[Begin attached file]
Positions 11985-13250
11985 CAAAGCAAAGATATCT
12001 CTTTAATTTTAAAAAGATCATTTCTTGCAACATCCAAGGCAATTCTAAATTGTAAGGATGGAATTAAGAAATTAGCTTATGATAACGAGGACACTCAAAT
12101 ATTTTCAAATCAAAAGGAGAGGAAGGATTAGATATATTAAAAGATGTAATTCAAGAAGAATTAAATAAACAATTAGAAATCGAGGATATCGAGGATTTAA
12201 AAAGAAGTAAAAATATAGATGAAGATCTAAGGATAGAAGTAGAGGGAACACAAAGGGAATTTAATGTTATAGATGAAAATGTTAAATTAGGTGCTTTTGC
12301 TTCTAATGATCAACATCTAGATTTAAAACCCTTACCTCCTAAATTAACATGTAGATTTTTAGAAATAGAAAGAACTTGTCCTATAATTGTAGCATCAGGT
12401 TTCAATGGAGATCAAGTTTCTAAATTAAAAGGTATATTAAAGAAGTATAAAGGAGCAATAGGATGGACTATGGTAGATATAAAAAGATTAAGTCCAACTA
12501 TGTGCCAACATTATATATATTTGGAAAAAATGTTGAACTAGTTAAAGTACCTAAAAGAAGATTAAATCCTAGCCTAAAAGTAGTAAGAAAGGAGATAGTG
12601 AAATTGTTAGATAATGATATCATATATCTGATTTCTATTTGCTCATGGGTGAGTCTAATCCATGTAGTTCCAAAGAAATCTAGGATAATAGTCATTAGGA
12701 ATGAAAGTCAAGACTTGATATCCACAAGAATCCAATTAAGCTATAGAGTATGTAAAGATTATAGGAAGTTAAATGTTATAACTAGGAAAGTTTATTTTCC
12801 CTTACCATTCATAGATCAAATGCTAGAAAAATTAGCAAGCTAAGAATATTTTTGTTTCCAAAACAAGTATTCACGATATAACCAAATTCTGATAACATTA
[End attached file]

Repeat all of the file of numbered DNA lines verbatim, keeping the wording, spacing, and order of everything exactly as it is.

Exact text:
Positions 11985-13250
11985 CAAAGCAAAGATATCT
12001 CTTTAATTTTAAAAAGATCATTTCTTGCAACATCCAAGGCAATTCTAAATTGTAAGGATGGAATTAAGAAATTAGCTTATGATAACGAGGACACTCAAAT
12101 ATTTTCAAATCAAAAGGAGAGGAAGGATTAGATATATTAAAAGATGTAATTCAAGAAGAATTAAATAAACAATTAGAAATCGAGGATATCGAGGATTTAA
12201 AAAGAAGTAAAAATATAGATGAAGATCTAAGGATAGAAGTAGAGGGAACACAAAGGGAATTTAATGTTATAGATGAAAATGTTAAATTAGGTGCTTTTGC
12301 TTCTAATGATCAACATCTAGATTTAAAACCCTTACCTCCTAAATTAACATGTAGATTTTTAGAAATAGAAAGAACTTGTCCTATAATTGTAGCATCAGGT
12401 TTCAATGGAGATCAAGTTTCTAAATTAAAAGGTATATTAAAGAAGTATAAAGGAGCAATAGGATGGACTATGGTAGATATAAAAAGATTAAGTCCAACTA
12501 TGTGCCAACATTATATATATTTGGAAAAAATGTTGAACTAGTTAAAGTACCTAAAAGAAGATTAAATCCTAGCCTAAAAGTAGTAAGAAAGGAGATAGTG
12601 AAATTGTTAGATAATGATATCATATATCTGATTTCTATTTGCTCATGGGTGAGTCTAATCCATGTAGTTCCAAAGAAATCTAGGATAATAGTCATTAGGA
12701 ATGAAAGTCAAGACTTGATATCCACAAGAATCCAATTAAGCTATAGAGTATGTAAAGATTATAGGAAGTTAAATGTTATAACTAGGAAAGTTTATTTTCC
12801 CTTACCATTCATAGATCAAATGCTAGAAAAATTAGCAAGCTAAGAATATTTTTGTTTCCAAAACAAGTATTCACGATATAACCAAATTCTGATAACATTA